About the project

Project summary

Idrija Mercury Mine was one of the largest mercury mines in the world. Its rich heritage (buildings, equipment, knowledge) must be preserved for future generations, given new function and content, and suitably presented.

The goal is to preserve this endangered cultural monument of national importance, to revive the heritage with educational and tourism content and to improve tourism opportunities of the area inscribed in the UNESCO World Heritage List.

Existing condition and justification of the project

Idrija is a city with a 500-year-old mining history. The mercury mine of Idrija was one of the largest and oldest mercury mines in the world, and ore was mined without interruption until 1977. The production of mercury stopped in 1995.

The mine was the driving force for the development of Idrija, and the town prospered thanks to mercury trade. After the mine was closed down, many mining facilities, machines, equipment and documents were preserved along with a wide range of technological experience and know-how.

In this regard, Idrija has made a lot of progress in past years. It has managed to preserve its diverse and unique industrial and technical heritage, which has been promoted and marketed as a regional attraction. Individual buildings were grouped into products that tell the story of the heritage of mercury, which has been inscribed on the UNESCO World Heritage List.

One of the crucial parts of the mine that have not yet been renovated and open to visitors is the smelting plant, a national monument that is in danger of losing its protected properties due to its deteriorated state. The area of the monument covers the cableway end-station, the building of the ore separation and crushing plant, the conveyor belts, the collection silo, the rotary furnace, the smoke chamber, smoke pipelines and chimney, and the Špirek-Čermak furnace. All facilities and machines are of significant historical importance to the city. They form an integral part of the uninterrupted 500-year ore-roasting tradition that made Idrija one of the most important mining towns in the world. The area of the smelting plant represents the final phase of the mine’s development. Its facilities and machinery were used until the mine was closed down.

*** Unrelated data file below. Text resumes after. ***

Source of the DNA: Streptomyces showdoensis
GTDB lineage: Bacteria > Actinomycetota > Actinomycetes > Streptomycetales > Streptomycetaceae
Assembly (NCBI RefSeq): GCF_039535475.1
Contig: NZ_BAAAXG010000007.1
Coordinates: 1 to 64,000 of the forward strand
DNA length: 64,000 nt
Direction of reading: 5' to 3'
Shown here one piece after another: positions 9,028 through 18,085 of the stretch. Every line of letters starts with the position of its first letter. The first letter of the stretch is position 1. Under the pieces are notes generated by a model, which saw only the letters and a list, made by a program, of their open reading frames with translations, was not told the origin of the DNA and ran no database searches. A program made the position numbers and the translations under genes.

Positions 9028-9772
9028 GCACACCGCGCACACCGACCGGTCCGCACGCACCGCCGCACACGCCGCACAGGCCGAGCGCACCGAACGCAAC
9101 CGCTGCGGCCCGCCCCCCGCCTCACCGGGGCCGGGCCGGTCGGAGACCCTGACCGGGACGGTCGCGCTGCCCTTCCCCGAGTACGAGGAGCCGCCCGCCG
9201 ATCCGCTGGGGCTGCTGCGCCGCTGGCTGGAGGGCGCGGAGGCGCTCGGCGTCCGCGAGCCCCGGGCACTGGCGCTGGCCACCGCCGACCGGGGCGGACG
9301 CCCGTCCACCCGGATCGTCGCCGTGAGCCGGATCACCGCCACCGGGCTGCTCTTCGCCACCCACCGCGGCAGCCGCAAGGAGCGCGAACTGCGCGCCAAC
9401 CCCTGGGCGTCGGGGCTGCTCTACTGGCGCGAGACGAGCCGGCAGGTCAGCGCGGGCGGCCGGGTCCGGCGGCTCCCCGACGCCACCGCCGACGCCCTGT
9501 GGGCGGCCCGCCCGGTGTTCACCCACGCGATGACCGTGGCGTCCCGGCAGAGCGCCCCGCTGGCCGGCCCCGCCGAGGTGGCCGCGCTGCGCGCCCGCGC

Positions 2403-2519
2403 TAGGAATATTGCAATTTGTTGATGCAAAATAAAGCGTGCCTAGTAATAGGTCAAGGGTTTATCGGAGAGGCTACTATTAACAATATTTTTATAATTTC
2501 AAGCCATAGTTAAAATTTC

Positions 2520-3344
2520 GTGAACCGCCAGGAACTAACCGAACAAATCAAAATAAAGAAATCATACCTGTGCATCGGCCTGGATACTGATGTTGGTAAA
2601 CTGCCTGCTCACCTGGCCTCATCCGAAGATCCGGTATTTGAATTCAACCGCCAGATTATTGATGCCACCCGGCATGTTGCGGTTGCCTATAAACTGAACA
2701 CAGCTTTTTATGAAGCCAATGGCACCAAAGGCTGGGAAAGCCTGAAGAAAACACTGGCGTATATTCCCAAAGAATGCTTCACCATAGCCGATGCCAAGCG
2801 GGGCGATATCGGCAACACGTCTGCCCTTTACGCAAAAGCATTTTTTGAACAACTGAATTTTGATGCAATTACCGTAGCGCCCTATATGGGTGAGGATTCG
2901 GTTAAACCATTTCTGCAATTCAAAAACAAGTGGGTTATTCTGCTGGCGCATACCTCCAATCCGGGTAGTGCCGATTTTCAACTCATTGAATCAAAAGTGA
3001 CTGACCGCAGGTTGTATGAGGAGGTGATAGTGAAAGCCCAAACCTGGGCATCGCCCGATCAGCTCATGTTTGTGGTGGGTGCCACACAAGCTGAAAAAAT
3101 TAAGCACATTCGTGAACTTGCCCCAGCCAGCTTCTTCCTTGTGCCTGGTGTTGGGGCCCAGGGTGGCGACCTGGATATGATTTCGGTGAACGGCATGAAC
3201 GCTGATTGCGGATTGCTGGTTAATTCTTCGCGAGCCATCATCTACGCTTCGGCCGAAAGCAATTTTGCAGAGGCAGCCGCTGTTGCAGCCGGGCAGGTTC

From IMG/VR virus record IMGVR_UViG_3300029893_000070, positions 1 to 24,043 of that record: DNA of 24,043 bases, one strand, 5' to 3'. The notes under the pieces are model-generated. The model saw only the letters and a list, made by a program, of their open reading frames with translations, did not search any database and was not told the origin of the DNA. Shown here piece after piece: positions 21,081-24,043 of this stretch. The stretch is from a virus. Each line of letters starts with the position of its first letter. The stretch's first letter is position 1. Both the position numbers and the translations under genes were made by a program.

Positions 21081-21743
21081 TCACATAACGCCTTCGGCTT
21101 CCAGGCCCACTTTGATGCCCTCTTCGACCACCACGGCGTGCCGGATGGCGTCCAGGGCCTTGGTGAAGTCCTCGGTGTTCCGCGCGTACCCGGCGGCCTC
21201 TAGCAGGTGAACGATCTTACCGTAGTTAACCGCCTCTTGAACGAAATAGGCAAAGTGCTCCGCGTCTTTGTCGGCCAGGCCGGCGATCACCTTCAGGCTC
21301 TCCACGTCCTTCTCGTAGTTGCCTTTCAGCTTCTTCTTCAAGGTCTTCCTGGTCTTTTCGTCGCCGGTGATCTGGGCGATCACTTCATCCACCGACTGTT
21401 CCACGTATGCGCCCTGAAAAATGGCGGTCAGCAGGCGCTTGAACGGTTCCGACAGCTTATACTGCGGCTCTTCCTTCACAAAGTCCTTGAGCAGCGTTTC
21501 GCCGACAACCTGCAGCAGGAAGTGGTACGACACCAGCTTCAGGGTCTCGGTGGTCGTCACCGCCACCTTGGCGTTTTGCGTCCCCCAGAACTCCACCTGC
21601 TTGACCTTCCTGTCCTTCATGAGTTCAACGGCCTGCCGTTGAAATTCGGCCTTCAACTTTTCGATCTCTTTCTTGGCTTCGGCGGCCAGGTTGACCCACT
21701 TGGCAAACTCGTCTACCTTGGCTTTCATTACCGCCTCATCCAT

Project goals

With this project, we will be able to preserve a monument of national importance that has been rendered vulnerable by numerous factors and is in danger of losing its protected properties. The first phase of the investment will re-classify the smelting plant area facilities to a museum and a new Visitors’ Centre. After the investment has been carried out, the facilities will be accessible to the public. In addition, the investment will renovate and put on display the machinery of the renovated facilities in a way that will enable the visitors to visualize the role of the machines in the mine’s activities.

The facilities will be enhanced with new content, new educational and tourist programmes as well as activities aimed at different target groups in order to inform the public about the processes involved in mercury ore production and the ecological problems of mercury mining. To increase the physical and visual accessibility of the monument, the visitors will also be granted access to the mine’s databases and archives, and will be able to participate in small-scale mercury experiments in a designated house of experiments. The monument and its content will be accessible to people with disabilities as well, with a lift leading to the ore separation plant. With the adaptation of the museum displays, the needs of people with disabilities will also be taken into account. The project supports intergenerational cooperation and will ensure that the knowledge of former smelting-plant workers is passed on to younger generations by including school generations in the process.

The project includes the cleanup of the smelting plant area. The area has already been partially cleaned up, but traces of mercury are still present in the soil, in ore silos, and on building walls. The first phase of the project will thus include the removal of mercury traces from the environment.